Harnessing a cell’s individual death mechanism is a highly effective method and the most successful non-surgical treatment for cancer to date [11]. Targeting apoptosis is also effective in all cancers because the evasion of apoptosis is a hallmark of cancer and is not dependent on the cause or type of cancer. Kiss et al. [12] showed that methyl-donor treatment can reduce tumor cell proliferation rate and promote apoptotic signaling by protecting p53 functions through the downregulation of the MAPK/ERK and AKT pathways in breast and lung adenocarcinoma cell lines. Jozkowiak et al. [13] described for the first time the anticancer effect of DMU-214, gefitinib, and their combination in tongue cancer cells. They indicated that these drugs can induce the intrinsic pathway of apoptosis. Wimmer et al. [14] reported that hypofractionated radiotherapy with 5 × 3.0 Gy was very effective in inducing cell death and modulating immune checkpoint molecules on the cell surface of squamous cell carcinoma of the head and neck (HNSCC), and partially at the mRNA level. The results suggest that a holistic approach is most promising to optimize multimodal treatments for HNSCC, rather than focusing specifically on human papillomavirus (HPV) status, radiotherapy fractionation regimens, or the inhibition of single immune checkpoint molecules.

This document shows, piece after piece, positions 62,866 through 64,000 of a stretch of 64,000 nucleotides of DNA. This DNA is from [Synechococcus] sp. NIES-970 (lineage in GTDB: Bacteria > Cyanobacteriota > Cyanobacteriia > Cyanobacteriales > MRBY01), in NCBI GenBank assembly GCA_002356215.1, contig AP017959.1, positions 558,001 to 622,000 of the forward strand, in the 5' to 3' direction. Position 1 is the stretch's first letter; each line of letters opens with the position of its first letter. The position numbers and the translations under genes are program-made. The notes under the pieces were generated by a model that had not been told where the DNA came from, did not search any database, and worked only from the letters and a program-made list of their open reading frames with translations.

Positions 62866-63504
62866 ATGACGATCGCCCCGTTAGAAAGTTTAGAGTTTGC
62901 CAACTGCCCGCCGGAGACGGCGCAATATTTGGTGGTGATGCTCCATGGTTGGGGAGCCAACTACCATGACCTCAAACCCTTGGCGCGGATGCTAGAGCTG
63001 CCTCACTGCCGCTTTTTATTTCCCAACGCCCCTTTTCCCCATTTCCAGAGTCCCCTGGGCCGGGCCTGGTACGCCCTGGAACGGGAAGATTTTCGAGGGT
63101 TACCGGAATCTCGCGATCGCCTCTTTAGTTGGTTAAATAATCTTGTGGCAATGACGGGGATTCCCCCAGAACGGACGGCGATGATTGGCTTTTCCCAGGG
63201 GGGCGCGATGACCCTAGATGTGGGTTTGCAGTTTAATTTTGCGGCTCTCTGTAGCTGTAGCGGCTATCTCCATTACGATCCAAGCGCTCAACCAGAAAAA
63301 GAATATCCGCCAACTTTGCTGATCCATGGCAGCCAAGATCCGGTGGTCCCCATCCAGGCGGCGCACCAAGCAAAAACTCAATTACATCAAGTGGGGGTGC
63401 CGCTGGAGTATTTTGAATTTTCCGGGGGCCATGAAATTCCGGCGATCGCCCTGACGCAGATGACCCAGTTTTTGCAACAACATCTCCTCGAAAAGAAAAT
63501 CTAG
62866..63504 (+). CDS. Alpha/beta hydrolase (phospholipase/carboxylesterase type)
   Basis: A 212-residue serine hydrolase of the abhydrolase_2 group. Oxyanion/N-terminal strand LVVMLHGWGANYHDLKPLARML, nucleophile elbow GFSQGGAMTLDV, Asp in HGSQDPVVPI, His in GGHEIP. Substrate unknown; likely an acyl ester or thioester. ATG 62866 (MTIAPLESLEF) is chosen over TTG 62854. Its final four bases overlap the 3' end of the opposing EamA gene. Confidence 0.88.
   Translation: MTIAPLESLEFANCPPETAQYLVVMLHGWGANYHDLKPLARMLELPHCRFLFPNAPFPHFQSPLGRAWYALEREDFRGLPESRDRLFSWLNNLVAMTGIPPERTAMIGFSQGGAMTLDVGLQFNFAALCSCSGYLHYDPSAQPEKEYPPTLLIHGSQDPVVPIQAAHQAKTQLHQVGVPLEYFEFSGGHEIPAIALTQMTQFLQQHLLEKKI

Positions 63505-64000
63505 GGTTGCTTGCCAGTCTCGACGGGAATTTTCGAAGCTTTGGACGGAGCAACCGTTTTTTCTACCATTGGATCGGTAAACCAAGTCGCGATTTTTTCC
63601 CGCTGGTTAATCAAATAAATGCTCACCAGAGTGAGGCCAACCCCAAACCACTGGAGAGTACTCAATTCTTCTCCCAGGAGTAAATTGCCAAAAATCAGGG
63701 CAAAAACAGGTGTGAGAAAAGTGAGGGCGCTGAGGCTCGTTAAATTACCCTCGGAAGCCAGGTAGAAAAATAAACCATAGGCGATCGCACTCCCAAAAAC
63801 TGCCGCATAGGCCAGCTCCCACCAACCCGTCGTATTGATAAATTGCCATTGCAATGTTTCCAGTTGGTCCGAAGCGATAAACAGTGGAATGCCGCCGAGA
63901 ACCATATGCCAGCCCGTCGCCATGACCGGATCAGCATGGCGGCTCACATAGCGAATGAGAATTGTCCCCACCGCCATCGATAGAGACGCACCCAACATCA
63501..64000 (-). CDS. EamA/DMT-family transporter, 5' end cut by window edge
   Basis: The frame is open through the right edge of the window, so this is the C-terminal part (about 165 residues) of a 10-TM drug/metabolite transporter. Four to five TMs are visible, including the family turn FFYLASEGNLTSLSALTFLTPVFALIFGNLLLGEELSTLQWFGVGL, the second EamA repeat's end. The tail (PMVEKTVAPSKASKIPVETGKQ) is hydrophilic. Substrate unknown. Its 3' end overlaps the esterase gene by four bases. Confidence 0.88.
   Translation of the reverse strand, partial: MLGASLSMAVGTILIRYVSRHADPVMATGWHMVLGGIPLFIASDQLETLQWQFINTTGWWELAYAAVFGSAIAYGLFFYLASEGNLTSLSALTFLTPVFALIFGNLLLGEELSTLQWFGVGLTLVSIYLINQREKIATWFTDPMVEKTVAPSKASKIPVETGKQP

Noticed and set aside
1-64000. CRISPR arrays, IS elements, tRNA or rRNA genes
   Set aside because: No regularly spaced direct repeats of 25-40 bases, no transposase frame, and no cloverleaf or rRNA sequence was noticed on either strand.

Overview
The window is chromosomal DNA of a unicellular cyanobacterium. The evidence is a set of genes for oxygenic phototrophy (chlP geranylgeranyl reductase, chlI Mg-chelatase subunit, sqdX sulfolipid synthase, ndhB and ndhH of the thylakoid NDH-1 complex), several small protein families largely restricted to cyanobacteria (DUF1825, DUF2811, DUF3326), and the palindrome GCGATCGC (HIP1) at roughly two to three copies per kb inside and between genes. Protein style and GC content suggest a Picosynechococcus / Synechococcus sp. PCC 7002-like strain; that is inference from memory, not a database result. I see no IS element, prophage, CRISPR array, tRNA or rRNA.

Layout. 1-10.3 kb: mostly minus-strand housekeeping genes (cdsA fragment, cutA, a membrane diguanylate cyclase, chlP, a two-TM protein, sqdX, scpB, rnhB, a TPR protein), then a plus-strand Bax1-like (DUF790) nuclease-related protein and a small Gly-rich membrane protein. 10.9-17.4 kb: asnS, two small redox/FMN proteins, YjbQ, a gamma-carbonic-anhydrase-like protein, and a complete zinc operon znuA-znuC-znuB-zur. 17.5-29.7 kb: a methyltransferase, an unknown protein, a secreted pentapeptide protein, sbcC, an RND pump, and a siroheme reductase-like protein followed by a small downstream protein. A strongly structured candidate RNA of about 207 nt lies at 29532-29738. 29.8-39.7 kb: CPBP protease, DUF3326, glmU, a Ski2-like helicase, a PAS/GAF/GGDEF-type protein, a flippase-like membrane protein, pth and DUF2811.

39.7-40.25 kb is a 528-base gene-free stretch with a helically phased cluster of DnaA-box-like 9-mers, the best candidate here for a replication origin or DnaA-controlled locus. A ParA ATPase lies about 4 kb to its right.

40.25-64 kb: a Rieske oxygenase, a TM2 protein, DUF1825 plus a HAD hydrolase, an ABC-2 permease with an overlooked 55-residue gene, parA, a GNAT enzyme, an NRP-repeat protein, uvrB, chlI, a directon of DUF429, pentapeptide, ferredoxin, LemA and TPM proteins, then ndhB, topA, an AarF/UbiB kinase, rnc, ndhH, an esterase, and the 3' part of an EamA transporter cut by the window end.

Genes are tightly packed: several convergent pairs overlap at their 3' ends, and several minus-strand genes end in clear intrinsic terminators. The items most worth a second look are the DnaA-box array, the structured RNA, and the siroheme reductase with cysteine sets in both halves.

Taken together, cell death is a complex and controlled cellular process that contributes to development, tissue integrity, and homeostasis in multicellular organisms. Dysregulation leads to various pathological conditions, including cancer. Not surprisingly, the research of Sydney Brenner, H. Robert Horvitz and John Sulstonzur toward identifying genes that control apoptosis was awarded the Nobel Prize in Medicine in 2002. The aim of this Special Issue is to highlight new insights into cell death in disease development and the modulation of cell death to treat disease. In recent years, this field expanded and new mechanisms controlling cell death pathways were uncovered. Researchers are now focusing on harnessing the regulated pathways closely associated with different diseases for diagnosis, treatment, and prognosis. We would like to thank all of the authors who contributed to this Special Issue. Ongoing research offers new insights into the ‘biology of death’ and hope for cures and treatments for a variety of diseases.